Would you get vaccinated?

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The Catalyst / Hakan Nural / Unsplash

As teachers begin to receive the COVID-19 vaccine, students have to decide if they will get vaccinated too.

With a variety of different single and multiple-dose vaccines now available to US citizens across the country, more and more people are able to get vaccinated.

At this point, one in eight Americans have received at least one dose, and many have taken the full dosage of the vaccine. I talked to students within the Tri-School community to hear how they feel about getting the vaccine and how it would impact their lives.

As more information about the vaccine has rolled out with more testing, a vast majority of people have become more comfortable with getting their shot. However, there are people who are still unsure of it given how new the vaccine is.

“I will definitely get vaccinated. Despite people’s concerns about the side effects, I trust the medical field in the safety of this vaccine. I also believe that it is part of my civic duty in order to help the country move forward and out of this pandemic,” said Mercy Burlingame senior Julia Reilly.

Reopening the Tri-School community is likely going to encourage those eligible to get vaccinated in order to create a safer environment. Hopefully, as people continue to get vaccinated and feel more comfortable, the community will be able to interact safely among schools.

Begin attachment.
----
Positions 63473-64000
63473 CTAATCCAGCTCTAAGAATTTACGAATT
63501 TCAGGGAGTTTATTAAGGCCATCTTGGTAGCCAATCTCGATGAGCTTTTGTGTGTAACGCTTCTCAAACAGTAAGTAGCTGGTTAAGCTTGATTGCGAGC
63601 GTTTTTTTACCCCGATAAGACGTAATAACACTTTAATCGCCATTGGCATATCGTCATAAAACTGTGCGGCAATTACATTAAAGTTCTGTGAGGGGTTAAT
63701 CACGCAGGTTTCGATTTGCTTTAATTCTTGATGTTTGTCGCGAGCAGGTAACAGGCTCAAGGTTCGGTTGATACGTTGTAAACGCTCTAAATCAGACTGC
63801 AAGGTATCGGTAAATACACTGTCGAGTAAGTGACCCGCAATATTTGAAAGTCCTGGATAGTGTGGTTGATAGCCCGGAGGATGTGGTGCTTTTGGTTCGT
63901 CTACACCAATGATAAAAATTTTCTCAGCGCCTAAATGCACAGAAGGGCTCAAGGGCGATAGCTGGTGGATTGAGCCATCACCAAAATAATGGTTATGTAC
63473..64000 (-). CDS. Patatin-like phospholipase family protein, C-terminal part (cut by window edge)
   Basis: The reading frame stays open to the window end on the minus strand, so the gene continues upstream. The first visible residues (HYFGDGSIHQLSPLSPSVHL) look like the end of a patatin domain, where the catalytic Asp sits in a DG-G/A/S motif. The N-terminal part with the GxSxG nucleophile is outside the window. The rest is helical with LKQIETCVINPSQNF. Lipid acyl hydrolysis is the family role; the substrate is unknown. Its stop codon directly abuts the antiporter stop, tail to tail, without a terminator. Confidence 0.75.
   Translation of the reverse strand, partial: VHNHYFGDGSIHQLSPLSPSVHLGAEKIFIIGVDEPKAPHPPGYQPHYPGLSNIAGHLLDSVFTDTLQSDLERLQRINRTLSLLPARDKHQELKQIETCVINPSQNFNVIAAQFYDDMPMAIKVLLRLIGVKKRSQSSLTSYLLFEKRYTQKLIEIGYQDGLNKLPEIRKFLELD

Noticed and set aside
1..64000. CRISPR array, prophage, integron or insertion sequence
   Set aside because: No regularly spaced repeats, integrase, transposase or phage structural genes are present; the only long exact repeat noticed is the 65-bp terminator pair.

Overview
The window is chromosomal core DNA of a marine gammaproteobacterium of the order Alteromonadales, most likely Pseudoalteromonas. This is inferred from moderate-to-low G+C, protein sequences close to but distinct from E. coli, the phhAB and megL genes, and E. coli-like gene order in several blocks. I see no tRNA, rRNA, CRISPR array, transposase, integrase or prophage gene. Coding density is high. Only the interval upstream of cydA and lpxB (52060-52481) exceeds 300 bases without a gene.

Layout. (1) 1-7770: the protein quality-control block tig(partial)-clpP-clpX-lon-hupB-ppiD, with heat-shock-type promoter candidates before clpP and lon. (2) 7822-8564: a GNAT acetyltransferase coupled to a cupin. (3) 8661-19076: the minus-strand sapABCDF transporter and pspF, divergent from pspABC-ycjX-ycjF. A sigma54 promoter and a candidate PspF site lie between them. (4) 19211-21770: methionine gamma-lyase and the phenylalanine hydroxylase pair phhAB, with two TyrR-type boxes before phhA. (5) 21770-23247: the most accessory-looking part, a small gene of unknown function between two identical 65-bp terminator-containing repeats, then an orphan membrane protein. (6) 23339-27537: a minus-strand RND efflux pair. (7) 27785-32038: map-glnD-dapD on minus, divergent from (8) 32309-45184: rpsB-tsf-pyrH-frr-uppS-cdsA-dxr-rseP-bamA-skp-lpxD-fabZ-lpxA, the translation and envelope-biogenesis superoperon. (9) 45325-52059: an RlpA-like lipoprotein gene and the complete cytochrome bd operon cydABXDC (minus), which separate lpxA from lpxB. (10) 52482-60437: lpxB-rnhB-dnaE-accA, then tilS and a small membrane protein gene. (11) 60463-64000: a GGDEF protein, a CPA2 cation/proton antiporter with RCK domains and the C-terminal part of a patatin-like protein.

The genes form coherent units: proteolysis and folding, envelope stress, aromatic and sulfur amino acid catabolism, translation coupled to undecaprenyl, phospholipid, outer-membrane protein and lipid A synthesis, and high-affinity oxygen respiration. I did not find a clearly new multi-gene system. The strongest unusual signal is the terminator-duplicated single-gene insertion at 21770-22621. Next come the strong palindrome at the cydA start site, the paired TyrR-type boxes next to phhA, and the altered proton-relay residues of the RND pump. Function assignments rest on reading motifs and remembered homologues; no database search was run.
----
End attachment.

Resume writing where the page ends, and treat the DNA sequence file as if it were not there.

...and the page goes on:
NDB has students aged from fourteen to eighteen, which means that not all students are eligible to get vaccinated. The Moderna and Johnson & Johnson vaccines have a minimum age of eighteen, whereas the Pfizer vaccine is sixteen and up. This draws the line at sophomore year, with upperclassmen eligible but most underclassmen not.

“If I had the chance, I would get vaccinated. I am around a lot of people at school, work, and sports, but I cannot get the vaccine yet because I am not sixteen. Even though I am not considered high risk for getting seriously ill from the virus, I would want to get the shot to make me feel safer around my grandparents and family, “ said NDB sophomore Anna Keim.

The NDB community has had many students and teachers start to get vaccinated through eligibility from work, health, and other personal reasons.

“I know all of the best doctors and scientists throughout the world have been working on getting this vaccine produced and making it safe and accessible for everyone,” said NDB sophomore Ciara Kingham. “I have actually had my first shot and plan on getting my second shot right before spring break. I feel protected, and safer, both for my community and myself. ”

Overall, it seems as though the consensus within the community is to get vaccinated as soon as possible, as it will make students and teachers alike feel safer and inch closer to a sense of normalcy.

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